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Abstract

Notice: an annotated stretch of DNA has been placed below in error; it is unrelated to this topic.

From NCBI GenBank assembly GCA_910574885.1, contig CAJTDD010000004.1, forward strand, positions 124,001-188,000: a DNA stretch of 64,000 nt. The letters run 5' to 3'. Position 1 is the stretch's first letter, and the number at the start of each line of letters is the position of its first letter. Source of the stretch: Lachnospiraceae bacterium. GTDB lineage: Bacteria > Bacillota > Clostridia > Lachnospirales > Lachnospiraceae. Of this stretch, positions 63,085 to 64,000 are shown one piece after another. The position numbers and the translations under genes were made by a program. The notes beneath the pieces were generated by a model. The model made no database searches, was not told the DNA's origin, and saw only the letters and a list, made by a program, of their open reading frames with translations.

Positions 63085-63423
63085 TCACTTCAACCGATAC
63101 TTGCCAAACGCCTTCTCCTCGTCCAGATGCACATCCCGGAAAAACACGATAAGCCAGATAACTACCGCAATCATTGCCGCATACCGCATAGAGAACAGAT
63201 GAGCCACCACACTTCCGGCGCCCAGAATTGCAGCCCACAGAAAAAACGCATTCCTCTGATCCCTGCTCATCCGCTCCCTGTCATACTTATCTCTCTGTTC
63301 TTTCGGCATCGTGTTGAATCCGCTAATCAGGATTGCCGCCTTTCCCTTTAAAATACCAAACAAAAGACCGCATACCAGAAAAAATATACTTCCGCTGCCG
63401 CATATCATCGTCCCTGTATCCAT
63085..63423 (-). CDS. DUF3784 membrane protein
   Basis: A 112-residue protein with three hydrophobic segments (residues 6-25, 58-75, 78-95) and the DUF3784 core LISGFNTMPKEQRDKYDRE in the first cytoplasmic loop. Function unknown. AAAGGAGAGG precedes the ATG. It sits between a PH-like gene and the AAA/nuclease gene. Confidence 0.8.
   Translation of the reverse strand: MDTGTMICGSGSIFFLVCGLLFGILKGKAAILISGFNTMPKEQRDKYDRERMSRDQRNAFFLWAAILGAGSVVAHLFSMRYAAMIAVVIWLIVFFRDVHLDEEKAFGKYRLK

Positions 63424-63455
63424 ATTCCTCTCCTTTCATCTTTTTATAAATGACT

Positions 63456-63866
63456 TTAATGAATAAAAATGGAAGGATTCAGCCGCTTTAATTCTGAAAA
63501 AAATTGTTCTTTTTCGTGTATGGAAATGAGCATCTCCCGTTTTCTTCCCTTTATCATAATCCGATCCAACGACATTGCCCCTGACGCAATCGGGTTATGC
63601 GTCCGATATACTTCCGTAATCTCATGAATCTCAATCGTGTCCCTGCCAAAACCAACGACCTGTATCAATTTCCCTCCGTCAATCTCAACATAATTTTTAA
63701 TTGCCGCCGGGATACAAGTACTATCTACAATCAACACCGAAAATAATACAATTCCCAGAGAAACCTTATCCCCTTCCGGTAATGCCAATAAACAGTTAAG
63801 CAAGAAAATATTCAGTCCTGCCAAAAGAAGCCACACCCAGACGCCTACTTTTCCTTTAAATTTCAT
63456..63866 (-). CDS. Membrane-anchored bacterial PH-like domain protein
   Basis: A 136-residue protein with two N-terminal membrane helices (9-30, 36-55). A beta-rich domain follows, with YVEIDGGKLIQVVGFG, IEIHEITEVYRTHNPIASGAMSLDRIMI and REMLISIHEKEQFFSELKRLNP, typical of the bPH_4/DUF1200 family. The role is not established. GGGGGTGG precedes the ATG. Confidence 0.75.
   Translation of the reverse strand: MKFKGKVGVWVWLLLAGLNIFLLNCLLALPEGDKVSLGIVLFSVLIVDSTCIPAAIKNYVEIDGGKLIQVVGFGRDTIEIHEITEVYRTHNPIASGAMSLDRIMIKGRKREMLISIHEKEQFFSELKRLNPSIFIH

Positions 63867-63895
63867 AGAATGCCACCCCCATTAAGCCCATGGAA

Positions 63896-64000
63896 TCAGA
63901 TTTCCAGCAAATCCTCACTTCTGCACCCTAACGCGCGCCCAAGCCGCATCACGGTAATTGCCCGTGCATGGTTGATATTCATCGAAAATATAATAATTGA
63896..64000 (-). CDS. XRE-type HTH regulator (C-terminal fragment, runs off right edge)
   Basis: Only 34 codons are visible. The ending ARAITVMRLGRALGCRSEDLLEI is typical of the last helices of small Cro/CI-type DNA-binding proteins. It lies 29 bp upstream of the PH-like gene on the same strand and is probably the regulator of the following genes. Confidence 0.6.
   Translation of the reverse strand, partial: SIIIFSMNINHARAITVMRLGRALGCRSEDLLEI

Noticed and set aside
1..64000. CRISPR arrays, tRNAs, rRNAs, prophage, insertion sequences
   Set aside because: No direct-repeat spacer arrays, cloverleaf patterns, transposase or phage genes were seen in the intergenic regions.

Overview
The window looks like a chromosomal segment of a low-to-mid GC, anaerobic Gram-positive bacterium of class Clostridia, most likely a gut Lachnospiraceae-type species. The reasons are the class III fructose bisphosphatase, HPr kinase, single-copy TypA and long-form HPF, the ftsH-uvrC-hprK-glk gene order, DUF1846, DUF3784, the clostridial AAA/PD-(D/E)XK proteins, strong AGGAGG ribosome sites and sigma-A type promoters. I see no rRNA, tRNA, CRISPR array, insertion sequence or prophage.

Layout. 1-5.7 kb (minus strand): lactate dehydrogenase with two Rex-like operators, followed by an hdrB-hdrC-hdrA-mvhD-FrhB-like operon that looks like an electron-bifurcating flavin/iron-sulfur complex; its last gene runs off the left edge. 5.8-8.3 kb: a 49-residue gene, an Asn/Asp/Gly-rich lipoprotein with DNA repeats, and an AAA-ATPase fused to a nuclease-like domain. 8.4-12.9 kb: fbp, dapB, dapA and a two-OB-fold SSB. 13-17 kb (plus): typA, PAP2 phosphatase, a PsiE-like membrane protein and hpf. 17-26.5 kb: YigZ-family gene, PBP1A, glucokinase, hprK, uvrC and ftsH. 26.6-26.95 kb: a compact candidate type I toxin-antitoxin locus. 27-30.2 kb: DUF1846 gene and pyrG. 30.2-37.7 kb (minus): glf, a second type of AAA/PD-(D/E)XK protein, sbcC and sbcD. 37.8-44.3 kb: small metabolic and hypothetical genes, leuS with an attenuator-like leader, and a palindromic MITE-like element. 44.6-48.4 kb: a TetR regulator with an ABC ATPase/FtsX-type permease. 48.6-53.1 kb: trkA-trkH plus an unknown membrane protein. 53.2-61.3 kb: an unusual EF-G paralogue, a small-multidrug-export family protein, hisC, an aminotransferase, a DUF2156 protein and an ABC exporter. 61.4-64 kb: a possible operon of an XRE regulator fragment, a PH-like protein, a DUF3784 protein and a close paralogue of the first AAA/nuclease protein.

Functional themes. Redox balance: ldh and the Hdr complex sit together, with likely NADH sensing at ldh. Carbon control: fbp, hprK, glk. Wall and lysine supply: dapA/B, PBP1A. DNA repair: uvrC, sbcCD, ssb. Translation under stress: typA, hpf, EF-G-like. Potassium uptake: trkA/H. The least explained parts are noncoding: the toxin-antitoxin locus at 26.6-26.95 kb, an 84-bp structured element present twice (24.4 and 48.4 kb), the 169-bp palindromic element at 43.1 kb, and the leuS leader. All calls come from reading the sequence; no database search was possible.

While cationic microgels are potentially useful for the transfection or transformation of cells, their synthesis has certain drawbacks regarding size, polydispersity, yield, and incorporation of the cationic comonomers. In this work, a range of poly(N-isopropylacrylamide) (PNIPAM) microgels with different amounts of the primary amine N-(3-aminopropyl)methacrylamide hydrochloride (APMH) as the cationic comonomer were synthesized. Moreover, the pH-value during reaction was varied for the synthesis of microgels with 10 mol% APMH-feed. The microgels were analyzed by means of their size, thermoresponsive swelling behavior, synthesis yield, polydispersity and APMH-incorporation. The copolymerization of APMH leads to a strong decrease in size and yield of the microgels, while less than one third of the nominal APMH monomer feed is incorporated into the microgels. With an increase of the reaction pH up to 9.5, the negative effects of APMH copolymerization were significantly reduced. Above this pH, synthesis was not feasible due to aggregation. The results show that the reaction pH has a strong influence on the synthesis of pH-responsive cationic microgels and therefore it can be used to tailor the microgel properties.